The Big Question: will you explore your existing powers to manage behaviour?

Each week, we speak to the people who count, people like you, and post their opinions on the big issues in the education world. Read it and comment to make it a lively and insightful debate.

This week’s question: will you explore your existing powers to manage behaviour?

The newly published Steer report, Learning behaviour: lessons learned , recommends that teachers should explore their existing powers to deal with pupil behaviour.

These include searching pupils, screening pupils for weapons, use of force to control or restrain a pupil and the power to discipline pupils outside the school gate along with additional methods.

Over 80% of teachers were unaware of government guidance that outlines how this power can be exercised, according to a recent survey by the Teacher Support Network.

Steer also suggests the use of a ‘withdrawal’ room for pupils who need to be temporarily withdrawn from classes because of behaviour issues. While in the room, pupils should receive short-term teaching and support programmes.

Will you explore your existing powers to manage pupil behaviour? What do you think about the use of withdrawal rooms?

Here are some thoughts from the education community:

“I’m becoming increasingly reluctant to use my existing powers to manage pupil behaviour. All too often this results in an ‘inquisition’ from management who understandably feel they need to have all the information at hand when dealing with difficult parents who have little idea of what teachers’ ‘existing powers’ entail.

“At my school we have a system where students can be excluded from lessons by being given a ‘yellow slip’. These students report to reception where they are supposed to be seen by a senior teacher. Unfortunately, this rarely happens and excluded students merely sit out the rest of the lesson. I have often thought that a ‘withdrawal room’ would be more effective, but it has been pointed out to me that this would have to be staffed permanently. I guess, in the end it all comes down to financing and I do not think many schools would be prepared to pay for the staffing of such a unit.”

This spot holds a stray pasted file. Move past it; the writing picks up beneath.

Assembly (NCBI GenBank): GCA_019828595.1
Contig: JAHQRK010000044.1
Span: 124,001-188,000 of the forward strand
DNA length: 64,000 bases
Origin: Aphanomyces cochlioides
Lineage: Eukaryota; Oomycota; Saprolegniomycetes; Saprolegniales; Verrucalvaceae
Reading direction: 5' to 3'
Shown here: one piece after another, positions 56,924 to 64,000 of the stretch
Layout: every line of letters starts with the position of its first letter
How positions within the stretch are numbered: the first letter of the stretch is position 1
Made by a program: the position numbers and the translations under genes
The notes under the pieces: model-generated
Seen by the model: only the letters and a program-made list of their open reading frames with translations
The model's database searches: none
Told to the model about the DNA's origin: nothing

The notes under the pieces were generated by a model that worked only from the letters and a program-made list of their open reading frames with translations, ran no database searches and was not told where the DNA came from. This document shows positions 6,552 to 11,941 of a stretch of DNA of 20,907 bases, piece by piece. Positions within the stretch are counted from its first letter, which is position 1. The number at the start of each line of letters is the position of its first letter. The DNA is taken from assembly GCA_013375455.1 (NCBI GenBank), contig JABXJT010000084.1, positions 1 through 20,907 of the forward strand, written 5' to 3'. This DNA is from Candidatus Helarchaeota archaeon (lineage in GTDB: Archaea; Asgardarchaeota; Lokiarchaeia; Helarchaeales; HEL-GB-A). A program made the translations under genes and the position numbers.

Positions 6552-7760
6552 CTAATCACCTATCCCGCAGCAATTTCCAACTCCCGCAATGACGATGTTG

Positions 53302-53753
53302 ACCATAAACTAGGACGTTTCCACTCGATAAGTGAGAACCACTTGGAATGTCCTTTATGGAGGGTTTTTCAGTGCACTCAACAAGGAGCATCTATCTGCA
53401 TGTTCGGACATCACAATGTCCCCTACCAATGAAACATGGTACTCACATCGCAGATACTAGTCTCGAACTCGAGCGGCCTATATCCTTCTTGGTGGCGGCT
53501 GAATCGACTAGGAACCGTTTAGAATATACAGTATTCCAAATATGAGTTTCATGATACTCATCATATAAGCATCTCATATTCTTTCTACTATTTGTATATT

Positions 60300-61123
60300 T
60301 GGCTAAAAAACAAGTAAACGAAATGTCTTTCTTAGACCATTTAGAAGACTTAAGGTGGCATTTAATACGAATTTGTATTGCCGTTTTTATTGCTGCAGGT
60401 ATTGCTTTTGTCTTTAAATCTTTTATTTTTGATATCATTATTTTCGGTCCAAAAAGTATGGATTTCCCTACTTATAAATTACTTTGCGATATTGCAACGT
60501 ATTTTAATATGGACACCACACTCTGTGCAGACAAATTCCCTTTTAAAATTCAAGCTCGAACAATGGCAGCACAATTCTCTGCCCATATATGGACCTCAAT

Iain Murdoch, secondary school teacher, from Hertfordshire

“Most children are happy, keen, biddable young learners, but a tiny majority makes life difficult for everyone. Special provision for these pupils, in classes alongside mainstream, not withdrawn into ‘units’, is the answer. Small classes, no more than ten, possibly mixed ability and age, with an experienced and enthusiastic teacher, supported by teaching assistants, technology and management will help all but the most recalcitrant to reach their potential. I believe this to be the answer because I am an intervention teacher in a National Challenge school. No, it won’t turn everyone round but given more time and earlier intervention more children can be helped. Don’t label, stigmatise or punish them - help them.”
Alan Watkins-Groves, secondary English intervention teacher

“In my current role, behaviour is a significant issue and major concern especially with some of our ASC learners. Incidents of assaults on staff are common and closely monitored. Self harm, damage and danger to others and the environment have to be constantly evaluated.

“Attendance at hospital by staff and staff absences reflect the nature of some of our learners. All staff members are specifically trained in appropriate behavioural approaches and these are constantly updated and refined. There are times when we need to apply a robust and firm response for the protection of all. Staffing ratios reflect the level of challenge to services and personnel.

“The SEN population is changing in demographic trends. The desire for a more inclusive educational experience can test the support and nurturing systems currently offered within our sphere of influence.”
Dr Len Parkyn, senior teacher, special education- tertiary phase

Please share your thoughts below